Last updated: 9 months ago
Deputies responded to a call at about 11:35 a.m. about a man who was threatening to blow up a home in the 11100 block of Chico Avenue in Montclair.
At one point, Ernesto Flores, 52, started a fire in the home and a deputy-involved shooting occurred, officials said. No details were released about the shooting.
Flores was taken to a hospital, where he died.
The tragic death last week of Ernesto Flores has raised again the danger of sending uniformed patrol officers on domestic disturbance calls. Too often, as in the case of Flores, the family members who placed the 911 call are forced to ask why the cops killed their loved one when what the caller wanted was a peaceful resolution of the incident. “Why did they have to shoot him?” is to often the response of the grieving relatives who asked for help.
On April 15, the death was in an unincorporated part of Montclair. But we have seen similar results in many Southern California cities. Often a well-meaning friend or relative reports that someone is suicidal. Too often death follows … at the hands of police. Distraught relatives wonder why the cops had to kill their dad or brother when all they wanted was for the police to restrain them.
Now, in light of the alarming number of people killed by questionable police and sheriff’s action throughout Southern California, an alternative conflict resolution agency is needed, one that doesn’t approach a domestic disturbance in the cavalier manner demonstrated by law enforcement in recent years.
The old standby — “The officer, in fear for his life, opened fire” — doesn’t cut it anymore.
On the one hand, police apologists constantly laud the heroism of the force. After all, we are told, at the World Trade Center while many civilians lost their lives, police and firefighters gave their lives by entering the buildings without thought for their personal safety. Yet about that time a handful of Riverside officers standing outside a parked car with a sleeping woman inside were so fearful that they killed the startled victim when she awakened and allegedly reached for a gun to protect herself.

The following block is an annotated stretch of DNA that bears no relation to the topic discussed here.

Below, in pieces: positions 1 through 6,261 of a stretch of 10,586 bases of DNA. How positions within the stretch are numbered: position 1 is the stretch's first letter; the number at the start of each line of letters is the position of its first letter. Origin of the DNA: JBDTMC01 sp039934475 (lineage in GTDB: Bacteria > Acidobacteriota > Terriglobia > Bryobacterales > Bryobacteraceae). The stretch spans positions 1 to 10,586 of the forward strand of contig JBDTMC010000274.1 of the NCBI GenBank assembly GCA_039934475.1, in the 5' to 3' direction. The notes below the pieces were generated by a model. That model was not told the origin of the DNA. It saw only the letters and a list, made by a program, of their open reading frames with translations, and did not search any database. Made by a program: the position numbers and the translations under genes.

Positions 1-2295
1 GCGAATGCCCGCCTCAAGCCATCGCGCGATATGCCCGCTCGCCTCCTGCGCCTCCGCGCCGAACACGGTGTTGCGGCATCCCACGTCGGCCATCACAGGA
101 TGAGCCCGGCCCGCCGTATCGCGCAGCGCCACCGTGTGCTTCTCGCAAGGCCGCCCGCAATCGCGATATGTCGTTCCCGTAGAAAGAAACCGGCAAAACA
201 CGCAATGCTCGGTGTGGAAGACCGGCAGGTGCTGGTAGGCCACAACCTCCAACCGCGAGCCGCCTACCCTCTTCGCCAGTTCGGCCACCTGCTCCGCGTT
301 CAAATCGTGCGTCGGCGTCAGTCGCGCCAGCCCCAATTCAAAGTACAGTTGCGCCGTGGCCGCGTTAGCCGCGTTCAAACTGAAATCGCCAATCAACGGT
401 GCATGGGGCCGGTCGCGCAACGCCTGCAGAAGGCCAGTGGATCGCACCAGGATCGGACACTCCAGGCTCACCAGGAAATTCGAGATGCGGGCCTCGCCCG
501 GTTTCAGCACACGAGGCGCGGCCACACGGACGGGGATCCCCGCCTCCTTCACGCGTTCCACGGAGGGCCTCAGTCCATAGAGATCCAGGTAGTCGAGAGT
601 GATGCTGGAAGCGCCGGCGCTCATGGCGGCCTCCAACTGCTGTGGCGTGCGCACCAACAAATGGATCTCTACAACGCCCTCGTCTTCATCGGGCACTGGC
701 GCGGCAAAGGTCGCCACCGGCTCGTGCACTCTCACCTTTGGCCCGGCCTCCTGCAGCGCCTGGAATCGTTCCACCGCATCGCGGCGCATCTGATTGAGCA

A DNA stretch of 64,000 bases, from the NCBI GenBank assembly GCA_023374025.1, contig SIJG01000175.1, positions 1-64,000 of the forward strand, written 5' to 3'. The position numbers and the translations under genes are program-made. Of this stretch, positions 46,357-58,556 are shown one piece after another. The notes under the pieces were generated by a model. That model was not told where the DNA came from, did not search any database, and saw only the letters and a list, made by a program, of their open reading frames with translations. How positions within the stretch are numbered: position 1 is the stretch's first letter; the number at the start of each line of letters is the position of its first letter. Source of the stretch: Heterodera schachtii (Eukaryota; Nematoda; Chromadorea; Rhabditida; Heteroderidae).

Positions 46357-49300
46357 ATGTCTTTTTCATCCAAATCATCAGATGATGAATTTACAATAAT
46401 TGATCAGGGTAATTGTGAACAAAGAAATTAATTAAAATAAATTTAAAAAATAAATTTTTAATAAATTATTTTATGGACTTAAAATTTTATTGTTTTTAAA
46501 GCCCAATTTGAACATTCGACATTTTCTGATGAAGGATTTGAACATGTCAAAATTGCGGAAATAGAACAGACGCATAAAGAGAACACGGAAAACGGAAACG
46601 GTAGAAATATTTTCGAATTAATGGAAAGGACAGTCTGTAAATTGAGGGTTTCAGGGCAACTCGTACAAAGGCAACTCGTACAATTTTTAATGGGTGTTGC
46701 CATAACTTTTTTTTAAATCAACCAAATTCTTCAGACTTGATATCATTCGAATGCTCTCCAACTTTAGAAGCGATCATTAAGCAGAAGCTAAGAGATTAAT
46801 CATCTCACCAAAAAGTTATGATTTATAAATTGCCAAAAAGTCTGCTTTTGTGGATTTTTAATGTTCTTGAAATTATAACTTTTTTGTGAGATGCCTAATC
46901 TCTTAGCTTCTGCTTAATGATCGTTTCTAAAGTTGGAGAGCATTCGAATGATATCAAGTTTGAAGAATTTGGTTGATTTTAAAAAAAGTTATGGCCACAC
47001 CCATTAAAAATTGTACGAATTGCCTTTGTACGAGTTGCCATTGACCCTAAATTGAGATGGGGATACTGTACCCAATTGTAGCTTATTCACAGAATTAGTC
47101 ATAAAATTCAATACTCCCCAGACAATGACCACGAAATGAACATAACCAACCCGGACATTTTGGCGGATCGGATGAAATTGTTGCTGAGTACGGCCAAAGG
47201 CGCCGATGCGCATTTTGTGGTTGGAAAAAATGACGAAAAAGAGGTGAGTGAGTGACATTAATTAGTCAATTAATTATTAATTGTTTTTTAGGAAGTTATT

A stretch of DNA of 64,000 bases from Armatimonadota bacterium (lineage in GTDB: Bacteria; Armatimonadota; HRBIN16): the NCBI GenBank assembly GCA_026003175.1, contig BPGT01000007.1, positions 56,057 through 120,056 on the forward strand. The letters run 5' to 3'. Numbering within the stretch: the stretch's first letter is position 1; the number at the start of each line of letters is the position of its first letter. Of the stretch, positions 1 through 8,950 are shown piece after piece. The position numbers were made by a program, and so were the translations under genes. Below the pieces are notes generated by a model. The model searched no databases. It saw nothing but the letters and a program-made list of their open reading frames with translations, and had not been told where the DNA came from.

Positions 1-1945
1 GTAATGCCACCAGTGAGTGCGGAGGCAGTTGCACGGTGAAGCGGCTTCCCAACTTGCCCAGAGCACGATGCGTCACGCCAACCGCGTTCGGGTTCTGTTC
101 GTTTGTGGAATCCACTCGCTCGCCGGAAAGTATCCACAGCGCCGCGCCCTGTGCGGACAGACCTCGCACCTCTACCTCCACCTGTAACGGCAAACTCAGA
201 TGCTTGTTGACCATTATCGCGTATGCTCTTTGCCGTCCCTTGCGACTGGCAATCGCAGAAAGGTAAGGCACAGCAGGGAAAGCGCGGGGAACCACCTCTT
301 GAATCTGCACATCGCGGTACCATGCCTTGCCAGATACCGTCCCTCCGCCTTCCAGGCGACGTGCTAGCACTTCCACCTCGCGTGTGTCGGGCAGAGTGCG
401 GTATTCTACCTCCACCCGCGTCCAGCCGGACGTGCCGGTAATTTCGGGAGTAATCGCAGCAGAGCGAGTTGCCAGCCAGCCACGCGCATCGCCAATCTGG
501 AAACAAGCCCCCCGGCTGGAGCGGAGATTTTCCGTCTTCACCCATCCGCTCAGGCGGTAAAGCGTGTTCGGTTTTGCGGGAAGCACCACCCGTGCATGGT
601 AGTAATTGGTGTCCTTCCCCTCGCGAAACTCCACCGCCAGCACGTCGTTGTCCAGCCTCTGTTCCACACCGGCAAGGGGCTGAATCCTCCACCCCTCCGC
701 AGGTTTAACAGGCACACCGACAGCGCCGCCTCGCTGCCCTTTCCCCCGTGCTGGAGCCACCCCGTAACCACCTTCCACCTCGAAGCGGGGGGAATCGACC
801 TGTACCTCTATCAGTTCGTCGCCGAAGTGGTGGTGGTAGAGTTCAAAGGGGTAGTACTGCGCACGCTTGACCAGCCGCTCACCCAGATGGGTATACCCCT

This scenario is repeated at frequently in the Southland. All that’s necessary to document it is to read the daily papers and keep score. The usual routine is exoneration of all involved. If fired, the courts can often be counted on to rule for the police and order rehiring and back pay.
Since the police mentality begins with a reliance on weapons and the use of deadly force (and not just guns), let’s turn the handling of domestic disturbances over to an entirely different agency staffed by a professionally trained contingent of persons skilled in conflict resolution. Sending a uniformed, armed cop to the home of a raging, ranting spouse only invites trouble.
Each law enforcement agency needs an independent conflict resolution force, with enough money and personnel to properly handle domestic cases that call for immediate action. Staff the agency with a rainbow of personnel equipped with the sensitivity to deal with crisis situations and knowledgeable about the various racial, ethnic and otherwise identifiable elements of the community. A proficiency in languages other than English is a must. Flores spoke only Spanish.
Critics of this idea will scoff. But Southern Californians have reached the point where they know that if they call the police in a domestic disturbance there is a good chance a loved one — still a loved one even if in the midst of a drunken rage — will be killed or injured, or that the responding officer will suffer that fate.
Back in the 1960s those who criticized the police were mocked with the epithet, “Don’t call a cop, call a hippie.” Until this new agency is created, you may actually be better off during a domestic disturbance if you call that hippie.